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Ambient Electronics by Steve Roach & Associates

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Electronic pioneer Steve Roach is known for his prolific output, and the following array of new releases is a prime example of that--and of the scope of his creative range.

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STEVE ROACH: A Deeper Silence (CD on Timeroom Editions)

This release from 2008 features 74 minutes of extreme ambience.

Indulging in excessive minimalism, this music is offered as one long track that the liner notes recommend listening to on low looped playback to generate an infinite sonic environment of relaxation.

Ethereal tonalities emerge from a silent darkness and drift through the murky climate with no attempts to generate illumination. The tones luxuriate in extended waves that defy perception, establishing a steadfast drone of barely discernible definition. Gradually, far too delicately to be clearly noticed, the density of the soundscape increases into a rarefied atmosphere of sighing pulsations which in themselves are still too drawn out to detect movement.

In truth, the music features an assortment of changes, but these evolutionary transformations occur over such prolonged periods that their development remains too subtle for detection. Effectively, this is the nucleus of this release?s charm: the music resolutely passive nature. The harmonics rise from near silence and achieve a whispery softness that one must strain to recognize.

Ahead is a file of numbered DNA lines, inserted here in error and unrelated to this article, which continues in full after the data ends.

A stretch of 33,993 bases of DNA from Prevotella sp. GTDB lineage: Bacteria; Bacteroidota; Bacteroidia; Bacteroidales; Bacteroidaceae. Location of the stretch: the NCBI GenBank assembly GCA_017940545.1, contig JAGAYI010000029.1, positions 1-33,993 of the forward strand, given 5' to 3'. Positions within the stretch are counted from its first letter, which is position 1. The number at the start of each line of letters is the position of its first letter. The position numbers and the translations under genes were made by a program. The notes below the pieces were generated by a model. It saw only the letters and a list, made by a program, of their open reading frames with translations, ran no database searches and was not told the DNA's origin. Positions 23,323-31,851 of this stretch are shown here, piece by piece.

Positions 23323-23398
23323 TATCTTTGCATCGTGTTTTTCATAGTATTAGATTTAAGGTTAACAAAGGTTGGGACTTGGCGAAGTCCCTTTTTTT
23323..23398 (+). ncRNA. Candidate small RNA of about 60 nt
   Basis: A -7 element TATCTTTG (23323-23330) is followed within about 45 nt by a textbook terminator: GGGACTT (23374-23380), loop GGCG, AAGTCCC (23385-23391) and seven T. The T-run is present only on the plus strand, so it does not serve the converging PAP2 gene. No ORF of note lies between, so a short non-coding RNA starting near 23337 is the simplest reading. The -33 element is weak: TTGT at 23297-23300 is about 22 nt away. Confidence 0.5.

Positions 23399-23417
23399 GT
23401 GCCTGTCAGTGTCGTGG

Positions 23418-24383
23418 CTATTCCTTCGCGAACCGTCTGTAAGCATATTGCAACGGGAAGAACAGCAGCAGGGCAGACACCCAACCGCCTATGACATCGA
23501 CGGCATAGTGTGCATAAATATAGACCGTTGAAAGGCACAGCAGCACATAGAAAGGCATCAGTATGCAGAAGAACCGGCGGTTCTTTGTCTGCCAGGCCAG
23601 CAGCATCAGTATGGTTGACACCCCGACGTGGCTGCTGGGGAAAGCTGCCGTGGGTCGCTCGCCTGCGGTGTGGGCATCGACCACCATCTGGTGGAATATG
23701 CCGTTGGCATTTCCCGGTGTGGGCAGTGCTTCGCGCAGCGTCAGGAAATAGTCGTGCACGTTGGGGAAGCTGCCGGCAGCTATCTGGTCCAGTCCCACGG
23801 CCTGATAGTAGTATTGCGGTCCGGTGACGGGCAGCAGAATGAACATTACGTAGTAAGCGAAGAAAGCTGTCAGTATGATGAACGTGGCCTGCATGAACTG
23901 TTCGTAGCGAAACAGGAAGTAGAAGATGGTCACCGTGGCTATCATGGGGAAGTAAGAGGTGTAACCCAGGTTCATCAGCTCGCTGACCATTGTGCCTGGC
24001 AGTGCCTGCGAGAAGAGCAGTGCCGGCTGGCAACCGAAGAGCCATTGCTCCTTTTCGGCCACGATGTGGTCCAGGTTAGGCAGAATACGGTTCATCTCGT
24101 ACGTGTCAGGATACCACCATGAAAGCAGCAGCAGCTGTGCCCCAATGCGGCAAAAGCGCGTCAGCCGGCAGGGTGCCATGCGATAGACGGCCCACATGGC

This composition is designed to provide the listener with an intentionally unobtrusive background flow whose entire effect happens within the brain. These ephemeral tones smooth all psychic waves with their own languid resonance, instilling a sense of calm and expansive serenity.

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STEVE ROACH: Landmass (CD on Timeroom Editions)

This release from 2008 offers 68 minutes of electronic music recorded live in the studios of WXPN for simultaneous broadcast on the Star?s End program on May 20, 2007.

Here, Roach?s signature ambience is presented with more substance. The tonalities expand to a healthy scale, moving beyond a mimicry of windblown air currents. Additional electronics coax the harmonics into a melodic definition, while more strident tones approximate a relaxed sense of rhythms throughout the performance with their twinkling pulsations.

Versatile sound sourcing bestows the music with novel edges. Are those bells hiding in the wandering effects? Do the ends of several sounds rise with a truncated vitality, lending the notes a hint of buoyancy?

In one passage, the presence of tastefully plodding beats injects a soothing animation to the slowly churning vaporous music. This lively disposition becomes mirrored by the electronics as textures swell and fade with pronounced enthusiasm and those twinkling pulsations exhibit a stately jubilation.

At another point, sprightly tempos occur, driving the melodies into a pacific fervor that is tempered by the airborne harmonics.

While the gist of the compositions is luxurious and peaceful, a sense of escalating tension is generated as the flow carries the audience on a journey across landscapes of ancient majesty, ultimately lifting everyone on an ascension to stratospheric altitudes where the grandeur is obvious despite its subtlety.

While mainly ambient, this music is seasoned with enough instances of electronic enervation to make it satisfying to those who prefer their soundscapes to deliver something more than ethereal essence.

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STEVE ROACH: Empetus (double CD on Projekt)